This week EECERA (European Early Childhood Research Association) rolls into town. This is a huge event which will see close to one thousand people passionate about early childhood arrive in Dublin. For the next few days we will discuss, debate and support research and learning about Early Childhood Care and Education. Inspiring stuff indeed.
The Theme for this EECERA conference is Happiness, Relationships, Emotion and Deep Level Learning. This Conference theme resonates with us in Ireland as Aistear has, at its core, a belief that happiness, relationships and emotions are absolutely fundamental to deep level learning.
Research matters…at times it can seem academic and distanced from practice. But each of us is a researcher in practice. I will be presenting a paper about the newly established research circle in Cork. This is one of a number of practitioner research groups that Early Childhood Ireland are delighted to be involved in. There’s a nationwide group focused on outdoor play, there’s a group based in Kildare and the Cork group. It’s all about peer sharing and support. The practitioners involved share their thoughts, ideas, challenges and leave with new ideas and inspirations to try in their practice. These are reflected on and discussed again in the next gathering.
And let’s not forget that children are born researchers. When we see the baby on the floor grabbing for his toes…we are seeing a researcher in action…what is this thing waving in front of me, if I touch it what will happen, if I pull it what will happen? That’s research!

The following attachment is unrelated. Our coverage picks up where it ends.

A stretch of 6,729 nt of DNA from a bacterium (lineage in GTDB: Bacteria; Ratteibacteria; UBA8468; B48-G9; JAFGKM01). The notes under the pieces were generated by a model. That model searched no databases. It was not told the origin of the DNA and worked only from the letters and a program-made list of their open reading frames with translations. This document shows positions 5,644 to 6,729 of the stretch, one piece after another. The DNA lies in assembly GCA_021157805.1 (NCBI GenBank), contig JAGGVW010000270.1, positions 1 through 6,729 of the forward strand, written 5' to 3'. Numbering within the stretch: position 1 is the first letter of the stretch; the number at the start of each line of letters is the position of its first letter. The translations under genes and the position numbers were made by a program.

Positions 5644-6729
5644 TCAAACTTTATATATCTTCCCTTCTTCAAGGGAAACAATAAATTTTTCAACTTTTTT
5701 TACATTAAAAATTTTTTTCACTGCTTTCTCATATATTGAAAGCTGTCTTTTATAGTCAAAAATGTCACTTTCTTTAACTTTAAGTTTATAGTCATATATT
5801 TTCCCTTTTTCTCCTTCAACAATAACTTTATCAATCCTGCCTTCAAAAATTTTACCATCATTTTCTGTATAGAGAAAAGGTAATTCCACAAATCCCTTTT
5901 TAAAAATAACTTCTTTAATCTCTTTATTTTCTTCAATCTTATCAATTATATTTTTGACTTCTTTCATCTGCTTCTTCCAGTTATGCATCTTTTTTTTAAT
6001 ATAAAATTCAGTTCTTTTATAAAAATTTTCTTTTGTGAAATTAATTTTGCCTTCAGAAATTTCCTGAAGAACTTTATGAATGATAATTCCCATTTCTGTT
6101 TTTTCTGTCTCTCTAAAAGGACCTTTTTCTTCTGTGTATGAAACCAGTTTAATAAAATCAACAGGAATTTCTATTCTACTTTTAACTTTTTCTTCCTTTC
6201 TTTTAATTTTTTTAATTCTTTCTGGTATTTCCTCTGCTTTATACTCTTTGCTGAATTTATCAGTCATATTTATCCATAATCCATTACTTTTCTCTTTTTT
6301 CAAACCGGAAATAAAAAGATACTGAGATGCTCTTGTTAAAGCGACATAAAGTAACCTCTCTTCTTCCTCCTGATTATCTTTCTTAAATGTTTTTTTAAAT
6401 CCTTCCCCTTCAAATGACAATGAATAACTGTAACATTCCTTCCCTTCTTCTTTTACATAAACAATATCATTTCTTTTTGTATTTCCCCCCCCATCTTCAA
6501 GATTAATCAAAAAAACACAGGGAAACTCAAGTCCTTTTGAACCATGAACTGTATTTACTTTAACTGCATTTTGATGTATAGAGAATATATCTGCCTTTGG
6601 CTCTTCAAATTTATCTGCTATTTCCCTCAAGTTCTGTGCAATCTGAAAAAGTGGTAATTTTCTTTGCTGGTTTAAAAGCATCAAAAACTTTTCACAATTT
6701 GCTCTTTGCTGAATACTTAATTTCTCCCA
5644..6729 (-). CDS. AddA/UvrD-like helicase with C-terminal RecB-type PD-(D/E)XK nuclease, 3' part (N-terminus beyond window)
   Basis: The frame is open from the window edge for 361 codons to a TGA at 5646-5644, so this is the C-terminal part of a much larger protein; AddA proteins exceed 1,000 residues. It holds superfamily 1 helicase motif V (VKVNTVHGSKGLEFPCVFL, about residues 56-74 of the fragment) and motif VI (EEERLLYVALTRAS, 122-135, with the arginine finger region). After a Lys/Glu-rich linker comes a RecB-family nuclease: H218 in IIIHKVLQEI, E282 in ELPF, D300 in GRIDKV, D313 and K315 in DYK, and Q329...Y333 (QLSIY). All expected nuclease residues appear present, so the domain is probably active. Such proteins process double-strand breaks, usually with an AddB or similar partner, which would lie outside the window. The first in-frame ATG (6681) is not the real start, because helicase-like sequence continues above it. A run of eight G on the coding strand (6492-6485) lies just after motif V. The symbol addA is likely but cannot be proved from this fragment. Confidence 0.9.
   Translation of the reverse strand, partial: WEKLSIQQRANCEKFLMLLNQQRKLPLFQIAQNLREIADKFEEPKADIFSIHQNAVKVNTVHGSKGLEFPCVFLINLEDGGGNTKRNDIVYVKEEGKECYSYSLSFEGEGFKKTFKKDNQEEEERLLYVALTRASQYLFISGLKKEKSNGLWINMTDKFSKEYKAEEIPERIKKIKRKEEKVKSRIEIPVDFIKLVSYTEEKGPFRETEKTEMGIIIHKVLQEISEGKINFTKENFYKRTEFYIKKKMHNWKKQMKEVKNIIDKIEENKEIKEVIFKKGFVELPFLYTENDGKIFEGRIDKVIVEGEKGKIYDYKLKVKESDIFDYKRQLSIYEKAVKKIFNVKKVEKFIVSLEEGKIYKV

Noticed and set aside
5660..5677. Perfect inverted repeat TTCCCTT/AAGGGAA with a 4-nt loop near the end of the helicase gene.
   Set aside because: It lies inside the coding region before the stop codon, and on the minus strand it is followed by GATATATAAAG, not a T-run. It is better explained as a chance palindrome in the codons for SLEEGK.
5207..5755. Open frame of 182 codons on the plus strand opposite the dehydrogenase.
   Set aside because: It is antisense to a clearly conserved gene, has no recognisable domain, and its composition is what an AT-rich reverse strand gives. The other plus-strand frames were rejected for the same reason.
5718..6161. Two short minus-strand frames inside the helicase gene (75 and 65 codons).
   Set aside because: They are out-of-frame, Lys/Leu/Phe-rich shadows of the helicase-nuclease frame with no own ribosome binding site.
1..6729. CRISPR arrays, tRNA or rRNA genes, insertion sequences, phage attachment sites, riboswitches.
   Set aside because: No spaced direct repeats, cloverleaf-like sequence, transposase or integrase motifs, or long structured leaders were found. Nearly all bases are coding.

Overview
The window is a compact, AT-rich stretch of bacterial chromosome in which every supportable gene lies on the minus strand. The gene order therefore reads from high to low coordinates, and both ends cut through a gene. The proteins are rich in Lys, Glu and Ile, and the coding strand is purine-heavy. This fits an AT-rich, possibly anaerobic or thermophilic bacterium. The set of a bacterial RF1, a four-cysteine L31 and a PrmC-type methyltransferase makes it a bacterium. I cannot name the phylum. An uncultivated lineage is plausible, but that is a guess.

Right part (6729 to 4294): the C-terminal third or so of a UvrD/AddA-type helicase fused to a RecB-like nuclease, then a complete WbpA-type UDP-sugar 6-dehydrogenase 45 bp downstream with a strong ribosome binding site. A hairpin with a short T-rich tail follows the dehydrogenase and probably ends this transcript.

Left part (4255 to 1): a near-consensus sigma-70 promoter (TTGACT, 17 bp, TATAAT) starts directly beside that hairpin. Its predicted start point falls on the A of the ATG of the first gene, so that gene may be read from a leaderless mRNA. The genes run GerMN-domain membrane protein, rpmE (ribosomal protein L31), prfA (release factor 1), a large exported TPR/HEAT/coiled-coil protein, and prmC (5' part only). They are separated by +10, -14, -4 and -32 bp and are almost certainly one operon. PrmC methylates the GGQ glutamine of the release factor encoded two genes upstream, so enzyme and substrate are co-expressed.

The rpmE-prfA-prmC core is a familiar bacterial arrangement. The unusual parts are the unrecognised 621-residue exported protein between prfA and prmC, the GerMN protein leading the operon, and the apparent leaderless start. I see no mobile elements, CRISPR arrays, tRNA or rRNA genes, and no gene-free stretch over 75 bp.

Children question things, they want to know, they need to know. Recently I was paying for parking. A little boy and his mam were nearby. I heard him asking her why was I putting money in the machine. She shushed him. I told him what I was doing and showed him the ticket I received to place on the dash. He smiled with satisfaction…his research question was answered!
Any one of us who observe children will see how they figure out the world…they look, they listen, they ask questions and they try things out. And if that doesn’t work, they try again, and again. And sometimes they might rethink and give up, to try something new. And often they keep trying until they get the answer. Alison Gopnik, who is one of the Keynote Speakers at EECERA says ‘Babies and young children are perpetually exploring and experimenting, testing out new theories and changing old theories when they learn something new.’ Just as any researcher, in any field, does.
So let us always remember our children as researchers, let’s provide the environment where they can explore, think and figure things out. Let’s foster and encourage curiosity. Let’s enable them to be happy, deep thinkers. And match their research with our research. For that is the way forward!
How do you make your room a place where children can experiment, question and explore? How do you encourage curiosity? How can we document our ongoing reflections, research and findings about how children develop and learn, simply and effectively?
We would love to hear your ideas and thoughts!